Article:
Once a week on Friday, Uncle Bardie celebrates the creativity in others by shining a Spotlight on a movie, a song or a creator. This week’s Spotlight Creator is the poet, Derek Walcott:
Derek Walcott on writing and painting.
Oh, what a beautiful language we have, this English. We strip it and we tear it down, we ignore it and abuse it and lose a bit of it along the way. It not only survives. It rises like a phoenix and soars. Especially when it is in the hands of a poet. William Shakespeare was that kind of poet, and Seamus Heaney too. So was Derek Walcott.
Derek Walcott was an island man, so he gave us islands and the sea. He showed us that poetry could rise out of the least of places. That it was possible for a black man from a very small place could become a great poet. And he did it with this magnificent language of ours.
In honor of National Poetry Month, I shall be doing my poetry thing each Sunday in April.
“Be good to Sylvia. Always,”
Mrs. Plath said to son-in-law Ted.
It was a curse he carried
with him when the tide dragged him
out to sea and back toward home,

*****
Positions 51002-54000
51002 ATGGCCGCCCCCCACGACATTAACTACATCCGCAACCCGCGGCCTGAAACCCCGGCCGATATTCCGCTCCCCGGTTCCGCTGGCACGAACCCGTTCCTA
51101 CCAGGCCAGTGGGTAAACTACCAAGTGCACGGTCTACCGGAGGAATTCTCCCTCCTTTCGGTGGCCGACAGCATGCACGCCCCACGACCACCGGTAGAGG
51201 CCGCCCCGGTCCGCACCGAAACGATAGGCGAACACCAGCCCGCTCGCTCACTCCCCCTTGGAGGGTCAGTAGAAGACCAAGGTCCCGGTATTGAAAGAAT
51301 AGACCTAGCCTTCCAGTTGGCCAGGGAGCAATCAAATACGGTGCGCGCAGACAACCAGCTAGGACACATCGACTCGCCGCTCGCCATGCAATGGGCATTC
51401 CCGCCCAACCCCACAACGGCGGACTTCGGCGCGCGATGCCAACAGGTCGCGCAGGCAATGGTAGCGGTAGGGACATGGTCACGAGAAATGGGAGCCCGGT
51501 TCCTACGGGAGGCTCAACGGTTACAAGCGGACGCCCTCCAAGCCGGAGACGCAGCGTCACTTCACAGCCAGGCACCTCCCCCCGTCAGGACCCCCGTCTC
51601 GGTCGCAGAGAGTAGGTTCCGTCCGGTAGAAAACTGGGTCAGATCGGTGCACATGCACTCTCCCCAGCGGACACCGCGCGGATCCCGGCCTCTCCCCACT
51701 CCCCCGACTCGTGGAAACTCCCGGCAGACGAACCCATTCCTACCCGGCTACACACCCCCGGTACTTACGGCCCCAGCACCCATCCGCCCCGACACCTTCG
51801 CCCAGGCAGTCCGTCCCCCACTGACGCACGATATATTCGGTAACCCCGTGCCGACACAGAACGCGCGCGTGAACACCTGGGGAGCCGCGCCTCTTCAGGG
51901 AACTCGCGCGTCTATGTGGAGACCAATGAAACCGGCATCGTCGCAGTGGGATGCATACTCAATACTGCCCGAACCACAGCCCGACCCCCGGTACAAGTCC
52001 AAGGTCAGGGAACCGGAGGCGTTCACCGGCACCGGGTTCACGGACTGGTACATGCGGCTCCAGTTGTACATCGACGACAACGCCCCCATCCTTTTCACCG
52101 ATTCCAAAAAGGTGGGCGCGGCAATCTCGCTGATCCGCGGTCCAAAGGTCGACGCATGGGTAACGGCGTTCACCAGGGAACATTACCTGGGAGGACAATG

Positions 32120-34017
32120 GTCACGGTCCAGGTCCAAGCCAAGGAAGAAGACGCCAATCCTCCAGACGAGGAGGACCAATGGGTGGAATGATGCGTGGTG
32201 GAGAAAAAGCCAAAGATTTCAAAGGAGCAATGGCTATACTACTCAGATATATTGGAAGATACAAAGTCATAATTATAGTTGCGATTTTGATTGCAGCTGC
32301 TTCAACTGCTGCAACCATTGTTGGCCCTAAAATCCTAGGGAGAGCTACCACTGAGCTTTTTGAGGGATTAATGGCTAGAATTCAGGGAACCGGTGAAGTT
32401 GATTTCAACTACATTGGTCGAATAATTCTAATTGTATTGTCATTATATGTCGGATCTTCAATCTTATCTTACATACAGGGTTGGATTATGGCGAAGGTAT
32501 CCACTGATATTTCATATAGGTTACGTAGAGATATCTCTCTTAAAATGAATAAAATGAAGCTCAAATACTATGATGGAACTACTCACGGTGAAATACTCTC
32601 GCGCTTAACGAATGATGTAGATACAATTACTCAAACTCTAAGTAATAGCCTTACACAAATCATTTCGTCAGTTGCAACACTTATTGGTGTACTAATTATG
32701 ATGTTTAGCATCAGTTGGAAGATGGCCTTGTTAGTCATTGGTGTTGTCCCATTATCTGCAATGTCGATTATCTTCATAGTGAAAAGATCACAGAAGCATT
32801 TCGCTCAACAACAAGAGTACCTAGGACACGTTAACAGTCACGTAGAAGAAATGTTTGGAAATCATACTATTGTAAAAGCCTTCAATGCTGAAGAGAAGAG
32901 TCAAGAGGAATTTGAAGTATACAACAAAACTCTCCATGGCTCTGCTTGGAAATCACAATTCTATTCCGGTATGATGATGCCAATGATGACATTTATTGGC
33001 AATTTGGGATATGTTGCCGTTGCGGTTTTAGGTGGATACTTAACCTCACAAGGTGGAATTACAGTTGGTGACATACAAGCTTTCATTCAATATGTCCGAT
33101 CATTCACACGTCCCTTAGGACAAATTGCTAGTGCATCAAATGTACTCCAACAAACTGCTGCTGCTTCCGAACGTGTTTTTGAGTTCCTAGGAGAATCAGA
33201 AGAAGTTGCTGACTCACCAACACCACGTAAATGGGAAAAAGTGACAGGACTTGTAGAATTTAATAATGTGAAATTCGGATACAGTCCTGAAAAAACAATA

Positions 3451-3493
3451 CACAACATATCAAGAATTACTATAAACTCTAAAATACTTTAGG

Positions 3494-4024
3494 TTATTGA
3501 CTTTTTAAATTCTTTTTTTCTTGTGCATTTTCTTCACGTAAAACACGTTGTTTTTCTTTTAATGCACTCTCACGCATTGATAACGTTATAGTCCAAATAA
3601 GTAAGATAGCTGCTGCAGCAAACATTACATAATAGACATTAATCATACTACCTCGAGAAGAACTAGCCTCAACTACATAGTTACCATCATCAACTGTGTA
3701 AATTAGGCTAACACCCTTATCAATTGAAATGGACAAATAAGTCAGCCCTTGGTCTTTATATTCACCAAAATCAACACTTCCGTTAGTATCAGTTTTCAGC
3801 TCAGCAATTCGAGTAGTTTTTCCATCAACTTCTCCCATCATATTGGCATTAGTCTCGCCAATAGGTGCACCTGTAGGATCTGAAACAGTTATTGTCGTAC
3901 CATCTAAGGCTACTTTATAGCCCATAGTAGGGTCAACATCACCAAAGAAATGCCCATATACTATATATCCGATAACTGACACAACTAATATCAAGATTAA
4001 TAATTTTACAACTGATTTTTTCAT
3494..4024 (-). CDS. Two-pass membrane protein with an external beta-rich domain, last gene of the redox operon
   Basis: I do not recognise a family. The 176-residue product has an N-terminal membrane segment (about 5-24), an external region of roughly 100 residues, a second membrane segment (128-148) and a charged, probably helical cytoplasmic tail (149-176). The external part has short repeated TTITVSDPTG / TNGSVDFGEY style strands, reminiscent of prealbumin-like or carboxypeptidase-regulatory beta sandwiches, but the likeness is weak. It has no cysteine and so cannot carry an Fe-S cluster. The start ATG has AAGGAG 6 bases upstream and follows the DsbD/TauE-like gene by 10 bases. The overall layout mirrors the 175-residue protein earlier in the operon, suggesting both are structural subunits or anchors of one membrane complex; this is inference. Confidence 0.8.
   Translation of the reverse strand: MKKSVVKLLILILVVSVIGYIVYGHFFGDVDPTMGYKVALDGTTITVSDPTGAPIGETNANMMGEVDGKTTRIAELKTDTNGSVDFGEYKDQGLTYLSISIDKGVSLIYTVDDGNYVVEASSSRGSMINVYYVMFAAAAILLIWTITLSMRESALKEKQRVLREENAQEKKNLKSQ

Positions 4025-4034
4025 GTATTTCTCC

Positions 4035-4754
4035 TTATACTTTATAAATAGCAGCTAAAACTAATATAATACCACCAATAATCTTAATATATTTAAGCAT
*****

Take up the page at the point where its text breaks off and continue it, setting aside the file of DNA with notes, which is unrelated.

a firmer ground from which he drew
his inspiration, and Sylvia did not.
When she died, he became a man drifting,
drifting on a cold-hearted sea
of bad press, his lifeboat leaking.
It was the curse.
Funny how words can wound.
He took them in
day in and day out. One day
his boat sank, and he too died,
the words on his gravestone always to be:
the man who killed Sylvia Plath,
What can I say I was feeling unwell
With a fever of a hundred and three.
I called the doctor. He examined me,
My ups and downs, my valleys and my dales,
My hearing, my touch, my taste and my smell
And all the ins and outs of my body.
It hurts like hell, my eyes cried with a plea.
He laughed and said, “Wait till you get my bill.
I’m afraid you have something atrocious.
Those iambic pentameters, you see,
Are showing up in my diagnosis.
There’s only one thing I know it can be.
You have a bad case of sonnetosis.
There’s but one cure. A sonnetectomy.”